Blacks speak out: Fear for sons’ lives
The victims are now household names: Michael Brown, Eric Garner, Walter Scott, Eric Harris, Tamir Rice, Freddie Gray, Laquan McDonald and most recently Kevin Matthews, a Detroit man who was shot and killed in December by a Dearborn police officer. Together they form a disturbing trend of unarmed black men dying at the hands of police officers.
While the FBI has announced it would overhaul its system for reporting deadly encounters with law enforcement, the British newspaper The Guardian has compiled statistics for a project named The Counted. In 2015, the project found that 1,134 Americans were killed by law enforcement officials. Of that number, about 25 percent of those were unarmed African Americans, compared with 17 percent of white unarmed victims.
According to the Guardian, African-American males between ages 15-34 comprised more than 15 percent of all deaths by police this year, despite making up only 2% of the total U.S. population. That rate of police-involved deaths was five times higher than for white men of the same age, the findings show.
The investigation revealed that along with official government mortality data, about one in every 65 deaths of a young African American man is a killing by police.
Since 17-year-old Trayvon Martin was fatally shot by George Zimmerman in 2012, perhaps no collective group bears the burden of this alarming assault on families than that of mothers of black sons. It is no coincidence that Martin’s death motived three black women to organize the Black Lives Matter movement.
With the help of Yusef Shakur, a local social justice activist and author, The Detroit News was part of an informal discussion at the Michigan Roundtable for Diversity and Inclusion with four mothers of black sons. They talked about how their lives have changed since Martin’s death, their lack of trust with law enforcement, their fears every time their child walks out the door, and what they feel can be done to defuse the underlying issues of racism.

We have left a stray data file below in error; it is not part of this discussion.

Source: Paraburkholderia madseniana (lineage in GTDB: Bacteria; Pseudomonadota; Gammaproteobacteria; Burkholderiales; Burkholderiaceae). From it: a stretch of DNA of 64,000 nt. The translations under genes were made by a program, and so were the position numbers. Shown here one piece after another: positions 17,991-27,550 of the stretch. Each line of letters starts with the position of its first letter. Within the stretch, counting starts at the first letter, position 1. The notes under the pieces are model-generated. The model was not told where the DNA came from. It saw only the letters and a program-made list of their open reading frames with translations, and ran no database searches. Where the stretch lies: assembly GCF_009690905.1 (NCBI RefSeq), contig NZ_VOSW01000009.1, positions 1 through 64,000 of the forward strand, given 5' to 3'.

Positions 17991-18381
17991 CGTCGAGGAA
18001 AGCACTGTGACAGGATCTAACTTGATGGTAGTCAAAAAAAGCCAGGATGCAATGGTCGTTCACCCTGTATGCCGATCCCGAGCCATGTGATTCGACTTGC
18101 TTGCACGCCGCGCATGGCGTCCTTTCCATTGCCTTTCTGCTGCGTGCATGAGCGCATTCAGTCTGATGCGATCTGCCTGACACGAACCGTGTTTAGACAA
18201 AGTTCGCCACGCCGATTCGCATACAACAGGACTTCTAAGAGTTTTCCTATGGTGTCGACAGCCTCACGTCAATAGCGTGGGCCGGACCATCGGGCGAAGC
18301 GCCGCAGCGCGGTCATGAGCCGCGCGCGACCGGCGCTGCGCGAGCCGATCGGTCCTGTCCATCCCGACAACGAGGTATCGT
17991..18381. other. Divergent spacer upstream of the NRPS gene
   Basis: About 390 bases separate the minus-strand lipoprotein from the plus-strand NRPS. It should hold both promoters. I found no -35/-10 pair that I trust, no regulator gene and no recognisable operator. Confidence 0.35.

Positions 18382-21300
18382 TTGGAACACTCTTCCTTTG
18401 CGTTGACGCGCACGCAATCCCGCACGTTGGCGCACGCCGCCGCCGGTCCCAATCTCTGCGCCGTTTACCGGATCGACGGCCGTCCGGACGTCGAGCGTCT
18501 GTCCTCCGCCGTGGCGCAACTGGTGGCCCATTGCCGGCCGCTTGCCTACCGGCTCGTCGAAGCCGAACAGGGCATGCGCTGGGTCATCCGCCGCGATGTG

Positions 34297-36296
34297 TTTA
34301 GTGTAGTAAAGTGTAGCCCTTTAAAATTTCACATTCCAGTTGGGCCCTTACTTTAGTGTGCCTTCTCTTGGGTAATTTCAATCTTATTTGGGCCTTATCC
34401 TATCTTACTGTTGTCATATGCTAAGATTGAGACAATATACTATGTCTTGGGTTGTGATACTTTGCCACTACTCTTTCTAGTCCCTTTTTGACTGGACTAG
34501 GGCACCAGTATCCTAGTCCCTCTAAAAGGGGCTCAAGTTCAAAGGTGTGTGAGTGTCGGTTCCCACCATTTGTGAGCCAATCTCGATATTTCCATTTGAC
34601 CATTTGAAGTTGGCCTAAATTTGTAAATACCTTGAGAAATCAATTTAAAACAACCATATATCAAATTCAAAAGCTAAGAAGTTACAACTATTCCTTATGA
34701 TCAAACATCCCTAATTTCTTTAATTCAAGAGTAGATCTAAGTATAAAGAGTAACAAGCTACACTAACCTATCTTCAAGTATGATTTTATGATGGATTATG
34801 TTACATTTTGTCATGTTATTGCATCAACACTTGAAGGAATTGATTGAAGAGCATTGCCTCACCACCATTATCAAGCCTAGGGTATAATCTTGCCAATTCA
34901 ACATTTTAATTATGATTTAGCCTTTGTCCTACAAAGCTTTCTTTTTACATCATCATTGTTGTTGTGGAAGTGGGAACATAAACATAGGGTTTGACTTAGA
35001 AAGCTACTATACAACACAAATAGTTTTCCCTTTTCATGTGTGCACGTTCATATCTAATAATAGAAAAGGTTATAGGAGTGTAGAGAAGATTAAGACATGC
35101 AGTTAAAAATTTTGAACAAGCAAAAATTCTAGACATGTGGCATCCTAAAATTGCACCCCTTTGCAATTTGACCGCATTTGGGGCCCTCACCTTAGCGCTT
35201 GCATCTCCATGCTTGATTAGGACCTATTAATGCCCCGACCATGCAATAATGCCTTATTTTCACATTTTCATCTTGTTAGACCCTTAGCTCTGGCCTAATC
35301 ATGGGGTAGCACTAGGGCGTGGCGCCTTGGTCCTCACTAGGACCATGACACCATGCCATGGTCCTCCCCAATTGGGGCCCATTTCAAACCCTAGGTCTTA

The Detroit News: As mothers of black sons, do you feel under siege? Do you fear for your sons’ safety?
Yodit Mesfin Johnson: This is a very emotional topic for me. I remember after Trayvon died watching the news and the woman that was being interviewed was the mother of an 18-year-old and she was talking about the conversation that mothers have to have with their kids when they go out. It just took my breath away. My baby was only 3 then, and the reality of what was happening to our boys set in. The idea that my husband and I would have to have a conversation with him about what to do and not to do and how to act and how to dress and how to be was unreal to me.
And to have to do this to my son who was born when there was a black president? Seriously?
I remember a friend telling me not to make a big deal out of Obama with my son because that was his norm. It’s all he’s ever known and I shouldn’t take that away from him, that it won’t mean for him what it meant for us. But in this context, no longer can we tell our kids you can be anything you want to be. That is a lie.
I’m a powerful woman and yet when it comes to this, I feel powerless. I can no more explain to my son why some madmen kill people in Paris any more than I can explain to him why his life and the lives of all other black men in my life that I love — my husband, nephews, cousins, friends — are considered prey by the very people that are supposed to protect them.
Akua Budu-Watkins: I have one son who’s a chef and another son who works in real estate and has his own business. They are 27 and 29 years old. These are grown men. But I tell them if I don’t hear from you in a few days, somebody call and let me know that you are all right. I never thought that I would have to do that.
I worry about it, not just for my own son, but anybody’s kid because these days you can be pulled over simply for driving black. Even raising your hands up doesn’t doing anything anymore. You still can get shot.